App Store Optimization (ASO) is complicated by the differences and inconsistencies between platforms or app stores. What usually works in the Apple App Store is usually very limited in the Play Store and vice versa. This especially applies to search or keyword strategies, where 65% of installs are affected.
However, when it comes to keyword optimization, marketers tend to focus more on what the stores have in common, such as search volume, download intent, ranking position, and text or metadata, rather than their differences. Most of them end up falling into the trap of one-size-fits-all. If keyword strategies are not customized or tailored to fit different app stores, they will not reach their full potential. As a result, performance will never be what it should be-the opposite of everything ASO stands for.
If you're a mobile marketing enthusiast, don't make the same mistake. Understand the differences between the App Store and Play stores, be aware of their unique challenges and opportunities, and adjust your keyword strategy accordingly.
New keyword ranking algorithm
Like any other platform that offers search capabilities, Apple and Google rely on their algorithms to crawl and index keywords from the app's metadata. The stronger the match between those keywords and the search terms or queries given by users, the higher the app ranks for them. This is where it gets complicated: different stores' algorithms behave differently for the same keywords and the same apps.
Keywords play an important role in both stores, but they read differently. Both consider the app developer's name and app title when displaying search results for a specific user. Other elements are weighted differently or specific to one of the stores.
The algorithms of both stores are also influenced by the total number of downloads and the number of short-term downloads. To categorize apps, the algorithms combine and disrupt keywords in the app list.
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Google Play search algorithm updated
Google Play Store has decided to set stricter rules for users and developers when it comes to app store optimization. The new updates include:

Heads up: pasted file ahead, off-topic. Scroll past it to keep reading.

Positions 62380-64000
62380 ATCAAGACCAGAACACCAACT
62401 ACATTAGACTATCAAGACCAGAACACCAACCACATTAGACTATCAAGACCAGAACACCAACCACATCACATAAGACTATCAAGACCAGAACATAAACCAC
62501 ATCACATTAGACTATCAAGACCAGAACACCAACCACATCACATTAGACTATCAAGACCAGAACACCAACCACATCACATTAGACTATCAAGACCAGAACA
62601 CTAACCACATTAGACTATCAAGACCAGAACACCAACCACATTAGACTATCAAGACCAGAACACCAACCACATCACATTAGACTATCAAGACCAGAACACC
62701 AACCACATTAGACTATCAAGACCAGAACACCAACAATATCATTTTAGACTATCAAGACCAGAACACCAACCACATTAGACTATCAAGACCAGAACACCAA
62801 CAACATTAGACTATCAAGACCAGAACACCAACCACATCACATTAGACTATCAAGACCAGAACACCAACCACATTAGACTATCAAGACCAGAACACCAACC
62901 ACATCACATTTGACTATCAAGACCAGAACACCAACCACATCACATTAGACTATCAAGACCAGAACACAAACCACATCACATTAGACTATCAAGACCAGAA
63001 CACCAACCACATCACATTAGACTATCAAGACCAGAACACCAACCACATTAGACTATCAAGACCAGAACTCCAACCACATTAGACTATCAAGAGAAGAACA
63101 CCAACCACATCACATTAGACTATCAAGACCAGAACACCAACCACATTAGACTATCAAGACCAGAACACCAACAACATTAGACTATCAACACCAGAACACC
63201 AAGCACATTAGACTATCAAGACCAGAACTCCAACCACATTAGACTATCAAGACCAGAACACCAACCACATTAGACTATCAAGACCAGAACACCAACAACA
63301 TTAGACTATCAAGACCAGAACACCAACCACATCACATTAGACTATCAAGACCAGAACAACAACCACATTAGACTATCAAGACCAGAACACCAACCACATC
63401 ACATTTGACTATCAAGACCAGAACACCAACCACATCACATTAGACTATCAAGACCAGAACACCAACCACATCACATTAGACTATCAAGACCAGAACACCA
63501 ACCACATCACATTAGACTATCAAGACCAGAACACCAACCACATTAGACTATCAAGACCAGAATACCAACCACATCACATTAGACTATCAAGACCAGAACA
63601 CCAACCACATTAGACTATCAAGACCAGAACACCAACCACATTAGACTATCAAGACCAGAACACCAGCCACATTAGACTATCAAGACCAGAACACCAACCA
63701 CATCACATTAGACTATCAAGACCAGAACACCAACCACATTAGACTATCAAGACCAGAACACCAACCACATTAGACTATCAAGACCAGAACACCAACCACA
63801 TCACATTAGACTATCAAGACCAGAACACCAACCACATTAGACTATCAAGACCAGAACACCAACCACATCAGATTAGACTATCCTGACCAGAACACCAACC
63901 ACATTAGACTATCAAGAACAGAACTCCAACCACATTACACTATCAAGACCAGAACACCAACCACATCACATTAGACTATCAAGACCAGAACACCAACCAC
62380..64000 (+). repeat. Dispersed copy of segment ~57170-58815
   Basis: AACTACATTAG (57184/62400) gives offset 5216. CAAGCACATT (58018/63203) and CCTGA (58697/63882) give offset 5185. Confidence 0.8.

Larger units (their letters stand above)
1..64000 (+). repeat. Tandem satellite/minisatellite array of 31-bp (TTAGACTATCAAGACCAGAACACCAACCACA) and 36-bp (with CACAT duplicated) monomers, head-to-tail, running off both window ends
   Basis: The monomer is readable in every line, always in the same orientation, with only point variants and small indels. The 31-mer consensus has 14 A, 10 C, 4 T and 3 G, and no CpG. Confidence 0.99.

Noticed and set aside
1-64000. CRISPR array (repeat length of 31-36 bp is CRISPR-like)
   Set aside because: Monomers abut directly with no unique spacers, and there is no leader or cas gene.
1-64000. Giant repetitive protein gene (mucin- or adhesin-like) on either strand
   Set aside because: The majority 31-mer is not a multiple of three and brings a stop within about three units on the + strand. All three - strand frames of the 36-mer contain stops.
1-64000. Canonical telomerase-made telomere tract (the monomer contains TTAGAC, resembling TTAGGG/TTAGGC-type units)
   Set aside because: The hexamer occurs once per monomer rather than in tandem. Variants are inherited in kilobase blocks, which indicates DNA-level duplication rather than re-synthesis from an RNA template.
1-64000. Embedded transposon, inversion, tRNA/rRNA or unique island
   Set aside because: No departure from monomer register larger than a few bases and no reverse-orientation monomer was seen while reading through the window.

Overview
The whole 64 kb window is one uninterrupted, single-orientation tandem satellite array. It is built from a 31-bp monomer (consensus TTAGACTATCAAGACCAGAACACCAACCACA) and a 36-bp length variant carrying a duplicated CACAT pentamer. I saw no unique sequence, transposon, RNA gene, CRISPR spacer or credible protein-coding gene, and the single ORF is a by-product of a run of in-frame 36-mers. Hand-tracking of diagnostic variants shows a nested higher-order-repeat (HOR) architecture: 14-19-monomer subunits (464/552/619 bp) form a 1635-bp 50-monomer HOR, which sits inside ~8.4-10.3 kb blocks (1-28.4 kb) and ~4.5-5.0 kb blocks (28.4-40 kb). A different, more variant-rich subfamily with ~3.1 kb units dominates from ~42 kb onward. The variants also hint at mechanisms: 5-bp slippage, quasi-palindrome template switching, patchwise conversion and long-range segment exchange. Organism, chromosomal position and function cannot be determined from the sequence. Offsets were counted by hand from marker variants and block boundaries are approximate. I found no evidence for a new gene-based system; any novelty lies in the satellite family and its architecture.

- App titles shortened from 50 characters to 30 characters, which now corresponds to App Store length
- Restrictions on the use of keywords in icons, titles and developer names that suggest store performance and promotions
- Removal of graphic elements from app icons that may mislead users, including featured images, screenshots, videos, and short descriptions
- Emoticons and special characters are disabled and no longer allowed
Before launching an ASO for your Android app, it's important to understand that Google Play's algorithm takes almost all text elements into account for keyword indexing. The most relevant keywords come from the app title (50 characters), the short (80 characters) and the full app description (4000 characters). For the full description, use your target keywords several times, especially at the top and bottom. Other elements such as developer name, URL and package name will also affect your keyword ranking. Developer history is also starting to count, which means developers with an active history and ranking high in search will have an advantage over others. ASO Tip: In order for a keyword to be indexed, it needs to be included 2 to 5 times in the Google Play description, or once in the App Title or Short Description.